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Analysis: Belgians point to themselves, three others for worlds podium

  • By Dan Seaton
  • Published Feb. 1, 2013
Sven Nys and defending world champion Niels Albert are two of the top favorites for Saturday's elite men's race. Photo: David Stockman | AFP

LOUISVILLE, Kentucky (VN) — The seven elite men of the Belgian National Team found their preparation upended Friday morning when race organizers in Louisville made the remarkable announcement that the UCI Elite Cyclocross World Championships would be consolidated into a single day of racing in anticipation of heavy flooding on Sunday.

Though the schedule change affects each race delegation’s training and medal hopes equally, the Belgians, heavy favorites in the race now scheduled for Saturday at 2:30 p.m. ET, may have felt the effects as acutely as any of the 19 delegations on the start list — save, perhaps, for the host country’s American contingent.

“(Racing on Saturday) is not so easy, because I trained really hard yesterday,” said Sven Nys, perhaps the rider feeling the most pressure to produce a big result tomorrow. “We have one day less recovery now, so we’ll see what happens. We’ll see what happens with the weather tomorrow, but it’s one day that we don’t have to be nervous anymore, so there’s also something positive.”

Nys’ Belgian teammates echoed his sentiments, saying the change of schedule was an annoyance, but not really a source of concern.

“It’s no problem; I raced last week on Saturday, and with a week between two races, it’s no problem,” said the defending world champion, Niels Albert. “It’s a little bit different, because normally two days before the race I would usually not do very much, maybe an hour or an hour and a half. But I did yesterday some training — not very hard, but a little bit — and normally it would have been my rest day.”

Albert, in fact, said despite the hiccups in his training plan caused by the last minute change, he felt good about his chances in Saturday’s marquee event.

“I’m very relaxed at the moment. It’s a nice course, a little bit muddy, a little bit heavy and has some sand. I think the best rider in the best shape will win this race, so hopefully that’s me. But maybe it could be Sven or Kevin, so we will see.”

And, indeed, those three — Nys, Albert, and Kevin Pauwels — all are top favorites for spots on the podium. For Pauwels, who has never worn a major championship jersey at the elite level, a win in the United States would be a major boost. For Albert, it would be a feather in a cap that already sports two world championships and a Belgian title.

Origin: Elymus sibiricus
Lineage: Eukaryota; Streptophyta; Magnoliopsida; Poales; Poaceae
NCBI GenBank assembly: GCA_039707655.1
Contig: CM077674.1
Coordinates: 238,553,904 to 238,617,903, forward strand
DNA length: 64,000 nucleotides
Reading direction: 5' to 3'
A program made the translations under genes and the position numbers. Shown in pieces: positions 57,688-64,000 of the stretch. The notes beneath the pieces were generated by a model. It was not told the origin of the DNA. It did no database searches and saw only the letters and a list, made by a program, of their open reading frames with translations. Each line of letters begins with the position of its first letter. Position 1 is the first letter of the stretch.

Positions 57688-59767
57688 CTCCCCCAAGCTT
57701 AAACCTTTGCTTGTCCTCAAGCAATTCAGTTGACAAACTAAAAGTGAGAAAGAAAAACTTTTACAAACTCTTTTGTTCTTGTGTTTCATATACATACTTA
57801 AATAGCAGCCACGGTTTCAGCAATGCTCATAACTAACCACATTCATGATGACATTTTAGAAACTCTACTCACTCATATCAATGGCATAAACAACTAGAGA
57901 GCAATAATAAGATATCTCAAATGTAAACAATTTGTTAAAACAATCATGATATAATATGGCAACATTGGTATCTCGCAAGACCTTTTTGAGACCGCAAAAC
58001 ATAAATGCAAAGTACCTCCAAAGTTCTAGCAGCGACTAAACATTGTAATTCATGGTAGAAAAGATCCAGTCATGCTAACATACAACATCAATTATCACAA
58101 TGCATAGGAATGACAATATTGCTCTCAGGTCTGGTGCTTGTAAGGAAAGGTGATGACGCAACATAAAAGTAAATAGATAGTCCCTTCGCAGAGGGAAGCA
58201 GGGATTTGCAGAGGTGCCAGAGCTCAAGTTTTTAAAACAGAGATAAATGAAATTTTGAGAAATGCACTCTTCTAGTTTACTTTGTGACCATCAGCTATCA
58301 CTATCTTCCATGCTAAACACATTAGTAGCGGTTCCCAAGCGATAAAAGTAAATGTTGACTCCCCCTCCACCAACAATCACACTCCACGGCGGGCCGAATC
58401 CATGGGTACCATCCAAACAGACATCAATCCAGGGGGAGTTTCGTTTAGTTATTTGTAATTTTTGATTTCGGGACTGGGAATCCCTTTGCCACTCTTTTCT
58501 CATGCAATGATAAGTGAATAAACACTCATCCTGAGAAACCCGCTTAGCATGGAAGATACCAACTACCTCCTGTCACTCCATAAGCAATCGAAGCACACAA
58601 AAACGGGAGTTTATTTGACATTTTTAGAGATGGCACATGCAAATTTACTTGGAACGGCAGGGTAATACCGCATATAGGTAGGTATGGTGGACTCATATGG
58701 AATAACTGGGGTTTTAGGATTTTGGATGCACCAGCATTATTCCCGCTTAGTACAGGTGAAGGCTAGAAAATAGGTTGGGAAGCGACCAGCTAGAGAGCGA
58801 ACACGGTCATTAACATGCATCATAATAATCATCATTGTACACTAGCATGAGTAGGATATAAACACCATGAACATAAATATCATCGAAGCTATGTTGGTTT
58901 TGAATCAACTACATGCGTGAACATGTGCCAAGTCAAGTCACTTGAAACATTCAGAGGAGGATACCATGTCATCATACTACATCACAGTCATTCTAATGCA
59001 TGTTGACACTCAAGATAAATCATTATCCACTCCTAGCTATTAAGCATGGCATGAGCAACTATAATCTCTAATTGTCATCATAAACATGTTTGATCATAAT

For Nys, however, a perennial Belgian champion who has won at worlds only once, the quest for a second rainbow jersey has taken on almost Melvillean proportions. After years of near misses, Nys declared his worlds aspirations finished after a hugely disappointing seventh place finish in Koksijde, Belgium, last year. But, recognizing his role as elder statesman for the sport, he reconsidered and will be among those in the first row on the starting line tomorrow. Nonetheless, he deflected the suggestion that the expectations of his massive Belgian fan base had become burdensome.

“I don’t feel any extra pressure,” Nys told VeloNews. “For me, my career is complete; I’m really happy with everything I have won. Of course, one jersey more is really nice to have, but it’s not making me nervous.”

And, he was quick to add, he was pleased to have made the trip to the United States, regardless of the outcome of the race, acknowledging that the event was an important step in building the global appeal of what has long been considered a fringe sport outside of Belgium.

“I’m glad,” he said, “because I had a fantastic week over here. All the people are really excited. I went to the basketball, and I saw how they live here, that they know who I am. It’s really nice to be here. The first guy who wins the world championships in the U.S., that’s also really special. And to be able to promote my sport over here is good.”

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Dan Seaton

Dan Seaton

Dan Seaton has covered European cyclocross since moving from New Hampshire to Belgium in 2008 and has been with VeloNews.com since 2010. Dan has a Ph.D. in physics and spends most of his time as the chief scientist for a spaceborne solar telescope at the Royal Observatory of Belgium. Between solar flares and VeloNews assignments, he still occasionally finds time to race as a masters ’crosser as well. Dan lives with his family in Brussels, Belgium. Follow him on Twitter @dbseaton.

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